Canine urinary tract infection antibiotics come in literally dozens of forms and are considered by many to be the best treatment for most types of bacterial infections. For convenience they come in liquid, capsule, and chewable forms with each veterinarian seemingly to have his/her own preference as to which is best. Even households like ours are split on what produces the best results in the easiest way with my wife leaning towards tablets and myself leaning towards the liquid formulas.
But quite honestly canine urinary tract infection antibiotics are only as good as your veterinary doctor is accurate at diagnosing the type of bacterial causing the infections. Furthermore, old antibiotics that you may have in the medicine cabinet should not be used to randomly blanket treat urinary tract infection without a confirmation of the type of offending bacteria along with checking the expiration date.
When the wrong antibiotic is used the bacterial can become resistant thus leading to a curable condition becoming chronic or recurring. Additionally, overuse of canine urinary tract infection antibiotics will kill both good and bad bacterial in the lower urinary tract thus reducing your pets ability to fight off infection naturally.
But despite the concerns antibiotics are still the best first line of treatment.
Frequently used canine urinary tract infection antibiotics
*Amoxicillin: Amoxicillin is from the penicillin class of medications and is used for a wide range of infections in dogs, and will likely be your veterinarians first choice. It comes in tablet and oral forms and works by inhibiting the growth of bacteria. This drug is generally considered safe though side effects such as diarrhea, abdominal pain, vomiting, or allergic reactions do occasionally occur.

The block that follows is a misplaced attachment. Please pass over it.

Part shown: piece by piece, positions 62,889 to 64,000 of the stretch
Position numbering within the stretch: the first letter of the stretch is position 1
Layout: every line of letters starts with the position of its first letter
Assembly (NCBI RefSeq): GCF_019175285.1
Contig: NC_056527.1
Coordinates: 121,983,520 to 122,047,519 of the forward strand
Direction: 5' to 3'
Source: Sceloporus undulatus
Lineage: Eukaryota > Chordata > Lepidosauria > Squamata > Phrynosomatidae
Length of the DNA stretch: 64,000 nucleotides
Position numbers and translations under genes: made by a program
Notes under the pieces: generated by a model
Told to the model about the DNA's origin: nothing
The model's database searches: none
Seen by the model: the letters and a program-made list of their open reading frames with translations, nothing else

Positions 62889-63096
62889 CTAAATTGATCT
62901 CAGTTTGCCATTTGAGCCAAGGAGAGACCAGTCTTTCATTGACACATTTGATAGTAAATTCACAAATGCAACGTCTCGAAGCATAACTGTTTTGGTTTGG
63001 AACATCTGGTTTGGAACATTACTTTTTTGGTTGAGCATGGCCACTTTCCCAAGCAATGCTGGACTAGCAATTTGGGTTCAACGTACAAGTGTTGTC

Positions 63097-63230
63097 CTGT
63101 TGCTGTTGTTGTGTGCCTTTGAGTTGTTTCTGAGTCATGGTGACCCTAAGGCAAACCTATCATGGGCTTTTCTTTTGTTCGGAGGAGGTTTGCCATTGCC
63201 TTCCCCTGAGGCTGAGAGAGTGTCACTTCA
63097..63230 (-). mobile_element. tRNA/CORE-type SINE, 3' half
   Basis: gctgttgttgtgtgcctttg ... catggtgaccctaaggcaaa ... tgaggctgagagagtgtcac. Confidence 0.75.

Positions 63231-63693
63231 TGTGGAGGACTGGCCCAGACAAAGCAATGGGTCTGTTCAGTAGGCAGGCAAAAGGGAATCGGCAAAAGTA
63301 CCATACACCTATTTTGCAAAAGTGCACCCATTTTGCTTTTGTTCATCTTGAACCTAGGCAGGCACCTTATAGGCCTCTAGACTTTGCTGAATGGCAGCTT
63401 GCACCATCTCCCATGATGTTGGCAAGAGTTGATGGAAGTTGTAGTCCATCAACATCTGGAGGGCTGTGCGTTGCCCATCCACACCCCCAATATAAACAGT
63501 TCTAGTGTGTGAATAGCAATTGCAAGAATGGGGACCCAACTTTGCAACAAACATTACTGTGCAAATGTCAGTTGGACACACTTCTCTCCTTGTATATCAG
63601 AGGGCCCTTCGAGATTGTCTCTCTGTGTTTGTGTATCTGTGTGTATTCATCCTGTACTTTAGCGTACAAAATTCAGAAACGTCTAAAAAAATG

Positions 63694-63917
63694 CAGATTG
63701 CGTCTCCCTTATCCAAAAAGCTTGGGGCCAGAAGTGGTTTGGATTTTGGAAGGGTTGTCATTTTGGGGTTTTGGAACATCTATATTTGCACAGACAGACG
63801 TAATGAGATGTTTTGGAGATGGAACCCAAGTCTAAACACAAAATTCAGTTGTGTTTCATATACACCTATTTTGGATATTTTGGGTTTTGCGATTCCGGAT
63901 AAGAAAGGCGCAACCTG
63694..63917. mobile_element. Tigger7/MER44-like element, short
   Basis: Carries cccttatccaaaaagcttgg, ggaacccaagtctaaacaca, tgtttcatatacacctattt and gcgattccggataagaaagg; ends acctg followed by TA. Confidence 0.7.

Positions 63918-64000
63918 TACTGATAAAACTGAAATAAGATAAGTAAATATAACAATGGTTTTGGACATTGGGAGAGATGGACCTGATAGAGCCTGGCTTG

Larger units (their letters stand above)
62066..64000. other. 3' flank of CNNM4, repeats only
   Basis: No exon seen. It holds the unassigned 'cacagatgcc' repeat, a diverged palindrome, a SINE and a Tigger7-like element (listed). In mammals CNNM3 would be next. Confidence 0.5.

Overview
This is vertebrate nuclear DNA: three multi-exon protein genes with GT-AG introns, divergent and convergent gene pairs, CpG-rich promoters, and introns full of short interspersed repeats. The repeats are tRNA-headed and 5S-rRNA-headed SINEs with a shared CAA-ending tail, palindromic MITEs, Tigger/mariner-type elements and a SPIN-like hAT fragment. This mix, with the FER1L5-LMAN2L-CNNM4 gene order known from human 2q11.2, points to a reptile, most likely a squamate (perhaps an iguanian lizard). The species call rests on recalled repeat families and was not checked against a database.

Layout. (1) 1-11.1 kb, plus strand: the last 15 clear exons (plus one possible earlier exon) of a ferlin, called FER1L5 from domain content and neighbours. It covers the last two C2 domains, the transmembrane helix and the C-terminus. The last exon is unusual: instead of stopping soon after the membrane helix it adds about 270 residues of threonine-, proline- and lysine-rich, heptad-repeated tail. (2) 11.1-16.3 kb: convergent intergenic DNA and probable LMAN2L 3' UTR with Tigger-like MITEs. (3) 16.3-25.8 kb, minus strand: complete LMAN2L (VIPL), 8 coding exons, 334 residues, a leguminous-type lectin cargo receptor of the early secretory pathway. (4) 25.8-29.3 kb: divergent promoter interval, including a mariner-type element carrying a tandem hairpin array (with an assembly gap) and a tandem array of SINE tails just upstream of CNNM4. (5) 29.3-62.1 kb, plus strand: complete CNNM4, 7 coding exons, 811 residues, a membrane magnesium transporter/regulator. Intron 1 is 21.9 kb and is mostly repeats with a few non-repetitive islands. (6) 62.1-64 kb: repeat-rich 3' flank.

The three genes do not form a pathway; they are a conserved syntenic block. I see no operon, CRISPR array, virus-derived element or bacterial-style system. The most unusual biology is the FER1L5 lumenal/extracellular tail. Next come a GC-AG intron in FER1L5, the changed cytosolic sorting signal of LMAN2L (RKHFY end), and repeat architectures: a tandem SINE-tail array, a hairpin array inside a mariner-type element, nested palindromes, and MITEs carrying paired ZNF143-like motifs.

Dosage: Dosage may vary slightly from vet to vet but the average dosage seems to be around 6.25 milligrams per pound of body weight. Some of the newer formulas are given once a day but generally twice a day is considered the norm.
*Cephalexin: Cephalexin is consider a broad spectrum antibiotic and is used to treat a myriad of different conditions including UTI. Cephalexin comes in gel caps or liquid with the liquid having the added advantage of being mixed with your dogs water for easy use. Side effects include abdominal pain, vomiting, skin rash, and diarrhea.
Dosage: The standard dosage is 10 to 15 milligrams per pound of body weight given twice a day.
*Enrofloxacin: You may recognize enrofloxacin by the name Baytril. This drugs has the reputation for being effective when other antibiotics may have failed. The reason for this in the novel way it works. Enrofloxacin works by modifying the DNA of bacteria causing them to die off. Despite its efficacy for some the side effects have proven to be a concern, especially in young dogs. General side effects include dizziness, lethargy, cartilage damage, and loss of appetite.
Dosage: The standard dosage is 2.27 milligrams per pound of a dogs weight.
In summary canine urinary tract infection antibiotics are generally considered to be safe and effective in most cases. Nevertheless, you should work closely with your veterinarian to manage any unforeseen side effects.
While canine urinary tract infection antibiotics are quite effective on their own they do kill both good and bad bacteria thus reducing your dogs ability to fight off future infections. For this reason many pet owners have turned to natural homeopathic urinary tract reconditioning remedies as a standalone treatment or in combination with antibiotics. These types of natural remedies have proven to be especially useful when the infection is stubborn or has turned chronic.